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New Synagoge

New Jewish life in Munich

In 2006 the New Main Synagogue was inaugurated at the historical date of 9/11. The solemn and uplifting ceremony was attended by 1200 guests who followed the procession carrying the silver-topped Torah scrolls through the old part of town to their final home in Sankt Jakobs Platz. Jewish leaders said the ceremony – on the 68th anniversary of the ill-famed Kristallnacht, the Night of the Broken Glass, where the Jewish Main Synagogue was destroyed on personal order of Adolf Hitler- was a palpable sign of their permanent place in the town’s community.

Sankt Jakobs Platz is one of the most historical and ecumenical, as it were, locations in Munich. Its religious history reaches back as far as the early 12th century as it was the site of a Sankt Jakobs Chapel which up to the 14th century was used as a gathering point for the pilgrims on their way to Santiago de Compostela. Starting from 1221 it hosted the first Franciscan monastery (male) of Munich, which in 1254 was replaced by a Clarisan (female) monastery. And now, to bring the circle to a close, the once vibrant site comes back to life boasting the newly built Jewish Community Center accomodating the Main Synagogue (500 seats), a cultural center with primary school and kindergarten, the Jewish Museum (800 m2 of showrooms), a kosher restaurant, a cafe and event rooms. Many activities are on offer, even courses in the Hebrew language which are open to every one.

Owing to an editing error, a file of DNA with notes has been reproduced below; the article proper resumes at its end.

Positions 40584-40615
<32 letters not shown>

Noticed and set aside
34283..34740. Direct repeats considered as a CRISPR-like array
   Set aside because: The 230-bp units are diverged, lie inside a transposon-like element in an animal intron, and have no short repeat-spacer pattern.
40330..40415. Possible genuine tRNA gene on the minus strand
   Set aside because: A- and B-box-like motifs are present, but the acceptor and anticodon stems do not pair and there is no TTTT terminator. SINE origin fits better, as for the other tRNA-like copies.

Besides its purely religious aspect, this common was of great economical importance during the complete MA’s up to the 19th century. Religious and economical life was bridged by the so-termed Jakobidult, a church festival fair, followed by other Dulten. The economical importance of those fairs was such that traders of other Bavarian towns were welcomed to have a stall there. The activities born from religious traditions were then followed by a rich caleidoscope of purely economical deeds, such as the construction of a fire-house, a silk factory, a salt stock house, a grain store, and, of all things, an arsenal, (medieval sense of humour), a setting-up of a haymarket, not to mention the Scarlet Horse Race which took place till 1786. The price was not a scarlet horse but a 26-ell long scarlet cloth made in London. (How international can you get!).

Built of travertine stone topped by a glass cube offering a beautiful view of the sky, the synagogue alone cost about € 72 millions .Funding came from Munich’s Jewish community, the city of Munich, the State of Bavaria and private donators. The blend of modern design, beautiful natural materials, an intrigueing complex lay-out offering interesting spaces, the trees and water-games have created a very inviting place.